Winning Includes Putting People First in Your Business. This is How You Do It.
Don't make the classic mistake of thinking that treating people like humans is bad for your bottom line.
It may not sound like breaking news, but it bears repeating that treating staff members like humans is great for business. What might actually be shocking to readers is that company owners still far too often overlook that fact, usually for the sake of a bottom line. Of course, every decision has a financial impact, but fixating on revenue over employee wellbeing is a dependably short-sighted approach…a classic blunder.
The truth is, happy employees dependably boost the bottom line. People in the right jobs are happier, and happier people work harder, do those jobs better and tend to remain longer in their positions. When owners focus on a person rather than simply concentrating on their role, it's far easier to listen and learn from their experiences in order to become better leaders.
Here are five ways you can accomplish that:
1. Stay flexible
The pandemic has taught us all the need to be adaptable, and this extends to the needs of employees. Anything that can bring balance and harmony to their lives will result in increased efforts. Especially when outside forces challenge those efforts, accommodations to better meet their needs not only facilitate productivity, but make them feel valued.
A tech executive recently told me that when the pandemic smoke clears, he wants "butts back in chairs", no matter what. That single-mindedness floored me! Sure, there's value in having people in the office, but he'd likely fare better by staying open to multiple options as his situation unfolds. If you ignore the needs of employees when the going gets tough, you could end up losing them altogether.
2. Listen to what matters
Listening to employees will transform a company environment, pure and simple. So, find out what the people who make up your workforce value. Consider time off and vacation policies…benefits. Ask yourself if you can expand programs to boost, perhaps, diversity and inclusiveness? Listen to your people to find out.
For example, this year we offered Juneteenth as a holiday. We took it off last year out of respect for a movement that was clearly sweeping the nation, and the overwhelming consensus was to repeat the holiday this year so everyone could have time for reflection. We listened, acted on what we heard, and wound up a step ahead of the President's June signing of a law making it a national holiday. Sure, it took some rebalancing, but staff members still got their work done.
3. Give people agency
Giving employees ways to become agents of their own career makes them want to do better for themselves and, in the end, the company. For example, instead of annual performance evaluations on a given date, our staff triggers their own. When an employee recently asked when I thought she should have her evaluation, instead of suggesting a date, we discussed options; my goal was to empower her to feel that she deserved that next level, and was ready for the next career step. She decided to arrange for the review after completing a few key projects. Perfect!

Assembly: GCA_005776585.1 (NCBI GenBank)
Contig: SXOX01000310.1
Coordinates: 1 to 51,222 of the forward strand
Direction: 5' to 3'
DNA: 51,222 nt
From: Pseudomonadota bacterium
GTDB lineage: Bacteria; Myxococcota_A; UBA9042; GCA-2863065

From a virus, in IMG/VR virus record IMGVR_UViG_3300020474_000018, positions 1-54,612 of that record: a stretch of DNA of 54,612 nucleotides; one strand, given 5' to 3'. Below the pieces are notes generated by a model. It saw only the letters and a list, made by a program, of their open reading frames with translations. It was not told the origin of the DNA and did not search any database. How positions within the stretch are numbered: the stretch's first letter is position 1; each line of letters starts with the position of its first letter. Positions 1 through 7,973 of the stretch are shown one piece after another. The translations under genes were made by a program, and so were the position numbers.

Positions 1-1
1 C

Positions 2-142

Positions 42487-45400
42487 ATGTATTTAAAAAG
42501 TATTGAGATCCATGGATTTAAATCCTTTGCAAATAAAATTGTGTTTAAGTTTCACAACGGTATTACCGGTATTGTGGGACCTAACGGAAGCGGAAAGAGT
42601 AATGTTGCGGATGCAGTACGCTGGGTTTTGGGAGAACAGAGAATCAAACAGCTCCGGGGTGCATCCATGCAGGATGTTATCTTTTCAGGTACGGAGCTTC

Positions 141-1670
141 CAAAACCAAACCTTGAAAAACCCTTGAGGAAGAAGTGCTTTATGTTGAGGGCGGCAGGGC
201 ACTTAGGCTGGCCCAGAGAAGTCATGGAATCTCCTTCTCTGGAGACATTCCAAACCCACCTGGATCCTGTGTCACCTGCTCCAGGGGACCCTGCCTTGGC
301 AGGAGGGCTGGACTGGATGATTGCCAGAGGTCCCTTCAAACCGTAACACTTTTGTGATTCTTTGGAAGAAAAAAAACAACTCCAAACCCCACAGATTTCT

4. Be involved
Encourage a people-first approach by letting company members know that you are a person, too. Get out there and integrate with them. That shared humanity, on a fundamental level, makes people feel that they're more than just their role. So, don't be an executive in a corner office, detached from your staff members. In my company, we all sit together, share thoughts and have lunch as a group, and you might occasionally not even be able to determine that executive in a T-shirt and shorts connecting with others. Employees who feel like integral members of a team are more likely to work hard for everyone.
5. Value what you have
Putting people first means recognizing their value. Of course, evaluations present a good time to acknowledge hard work, but in truth, it's always a good time to recognize input and value. Good people are hard to find and employee turnover is expensive, so when you do hire right, remember to be flexible, and attentive. When people know their ideas are valued, they feel confident in bringing up ways things can be improved. For example, an employee came to me proposing an expansion of our mental health program — a topic near to her heart, but also important for the wellbeing of our staff members. To me, it was a no-brainer!
"Sounds great," I told her. "How can I help?"
Making sure that everyone enjoys their job and feels invested in their careers creates a culture of happiness that, in turn, breeds productivity and a better bottom line. Watch as employee churn decreases, loyalty improves and innovation shoots through the roof. The incredible 91% global retention rate at my company says it all — a people-first method just works.
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